Eleanor Rathbone was Liverpool’s first female city councillor, elected in 1909. She was honorary secretary of the Liverpool Women’s Suffrage Society, and later co-founded the Liverpool Women Citizen’s Association. In 1919, after Millicent Garrett Fawcett’s retirement, Eleanor took over the presidency of the NUWSS – which by then had been renamed the National Union of Societies for Equal Citizenship. She was elected MP for Combined English Universities in 1929, remaining in Parliament until 1946.
Nessie Stewart-Brown
Nessie Stewart-Brown, along with Eleanor Rathbone, founded Liverpool Women's Suffrage, and the Liverpool Women's Citizens Association. She also led Women's Liberal Federation branches in Liverpool, and served on the Women's Freedom League executive. Nessie was a Liverpool city councillor, and in 1922 stood as a Liberal Party candidate for election. She was one of the first women to be appointed Justice of the Peace, in 1924.
Ada Nield Chew
Ada Nield Chew was one of the first speakers on the Clarion Van – used by the Independent Labour Party (ILP) to canvas support for the party around the UK. She attracted the ILP’s attention after writing a series of anonymous letters, signed “A Crewe factory girl”, calling on her fellow factory workers to demand a “living wage”.
Teresa Billington Greig
Previously a school teacher, Teresa Billington Greig was one of the first paid, full-time organisers of the WSPU, responsible for organising publicity and demonstrations. She resigned from this role in 1907, over disagreements with the Pankhursts, and went on to form the Women’s Freedom League (WLF).
Minnie Baldock
Minnie Baldock was a member of the ILP, and one of the first Londoners to join the WSPU. In 1906, she was involved in setting up the WSPU’s first London branch, in Canning Town, east London – where she went on to work as its chair. Minnie withdrew from militant activism in 1911, for health reasons, but remained a member of the Church League for Women’s Suffrage.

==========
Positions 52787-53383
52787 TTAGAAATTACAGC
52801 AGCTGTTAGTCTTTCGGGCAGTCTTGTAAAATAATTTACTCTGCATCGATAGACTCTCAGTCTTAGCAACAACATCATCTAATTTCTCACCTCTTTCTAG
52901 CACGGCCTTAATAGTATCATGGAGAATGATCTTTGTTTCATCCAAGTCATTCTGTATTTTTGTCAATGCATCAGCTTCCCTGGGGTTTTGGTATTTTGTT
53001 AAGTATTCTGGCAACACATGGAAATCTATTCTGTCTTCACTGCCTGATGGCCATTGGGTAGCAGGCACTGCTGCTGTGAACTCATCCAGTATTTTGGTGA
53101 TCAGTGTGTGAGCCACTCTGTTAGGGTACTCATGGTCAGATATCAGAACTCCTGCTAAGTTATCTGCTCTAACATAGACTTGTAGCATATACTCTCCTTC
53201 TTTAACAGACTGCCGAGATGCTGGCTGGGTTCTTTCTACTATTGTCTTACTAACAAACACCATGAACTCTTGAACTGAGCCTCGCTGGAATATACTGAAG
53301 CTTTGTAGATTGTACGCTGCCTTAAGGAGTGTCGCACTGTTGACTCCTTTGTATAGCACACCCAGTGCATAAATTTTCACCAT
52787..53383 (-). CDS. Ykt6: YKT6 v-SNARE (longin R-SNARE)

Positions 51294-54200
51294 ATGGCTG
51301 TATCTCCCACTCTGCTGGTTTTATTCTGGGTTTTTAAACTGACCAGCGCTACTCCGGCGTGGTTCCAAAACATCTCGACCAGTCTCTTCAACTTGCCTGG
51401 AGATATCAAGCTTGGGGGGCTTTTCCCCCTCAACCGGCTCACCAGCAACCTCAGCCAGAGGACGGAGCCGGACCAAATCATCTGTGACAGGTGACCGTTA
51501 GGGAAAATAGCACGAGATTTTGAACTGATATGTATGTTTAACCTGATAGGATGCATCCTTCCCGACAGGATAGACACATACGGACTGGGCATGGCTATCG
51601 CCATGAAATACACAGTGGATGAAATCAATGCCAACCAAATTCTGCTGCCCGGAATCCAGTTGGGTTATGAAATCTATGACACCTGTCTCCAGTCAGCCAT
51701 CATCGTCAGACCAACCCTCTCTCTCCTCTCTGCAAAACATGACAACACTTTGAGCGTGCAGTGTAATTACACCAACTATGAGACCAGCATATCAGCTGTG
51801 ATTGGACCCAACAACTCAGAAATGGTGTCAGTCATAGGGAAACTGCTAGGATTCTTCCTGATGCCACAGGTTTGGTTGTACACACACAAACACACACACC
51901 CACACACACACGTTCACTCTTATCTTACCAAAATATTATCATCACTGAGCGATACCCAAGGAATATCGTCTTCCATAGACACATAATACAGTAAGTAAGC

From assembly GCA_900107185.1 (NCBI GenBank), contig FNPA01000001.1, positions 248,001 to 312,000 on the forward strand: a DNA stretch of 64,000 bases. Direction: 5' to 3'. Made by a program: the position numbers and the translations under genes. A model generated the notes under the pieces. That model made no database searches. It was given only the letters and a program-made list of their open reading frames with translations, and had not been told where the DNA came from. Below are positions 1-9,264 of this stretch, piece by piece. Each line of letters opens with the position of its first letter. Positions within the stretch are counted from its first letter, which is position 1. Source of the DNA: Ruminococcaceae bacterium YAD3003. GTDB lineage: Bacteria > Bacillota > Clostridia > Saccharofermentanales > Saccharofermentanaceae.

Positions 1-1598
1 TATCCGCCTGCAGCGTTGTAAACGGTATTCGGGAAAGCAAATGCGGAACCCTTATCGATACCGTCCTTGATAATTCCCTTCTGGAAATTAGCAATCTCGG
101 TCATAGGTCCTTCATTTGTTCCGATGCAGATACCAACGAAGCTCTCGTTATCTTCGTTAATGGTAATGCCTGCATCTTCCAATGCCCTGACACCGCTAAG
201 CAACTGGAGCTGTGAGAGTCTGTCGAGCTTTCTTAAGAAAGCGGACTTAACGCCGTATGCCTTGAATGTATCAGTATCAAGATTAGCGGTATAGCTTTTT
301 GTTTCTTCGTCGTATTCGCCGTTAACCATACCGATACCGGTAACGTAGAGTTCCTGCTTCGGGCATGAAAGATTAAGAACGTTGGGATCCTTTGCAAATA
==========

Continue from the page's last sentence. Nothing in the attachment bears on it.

Louisa Garrett Anderson
Louisa Garrett Anderson was a medical pioneer, who co-founded the Women’s Hospital Corps. She was chief surgeon of Endell Street Military Hospital in Covent Garden, the first hospital run entirely by women, treating 26,000 patients from 1915 to 1919. Louisa came from a strong line of female pioneers; she was the niece of Millicent Garrett Fawcett, and the daughter of Elizabeth Garrett Anderson – the first woman to qualify as a physician and surgeon.
Elizabeth Wolstenholme Elmy
Elizabeth Wolstenholme Elmy was a founding member of the Women's Franchise League and the Women's Emancipation Union, and an early member of the WSPU, who marched in many of their large demonstrations. She was a secularist and sexual radical, who lived in a ‘free love’ union with Ben Elmy, a silk mill owner, secularist and feminist. The couple reluctantly married when her pregnancy scandalised other feminists.

By taking those all important first strides in their respective fields, each of these women opened up a whole new world of possibilities for future generations of young women.

Their achievement in 1918 was about more than just voting rights; it was a hugely significant step in the journey towards gender equality.

Credits: Story

#BehindEveryGreatCity: celebrating the centenary of the first women winning the right to vote and tackling gender inequality in London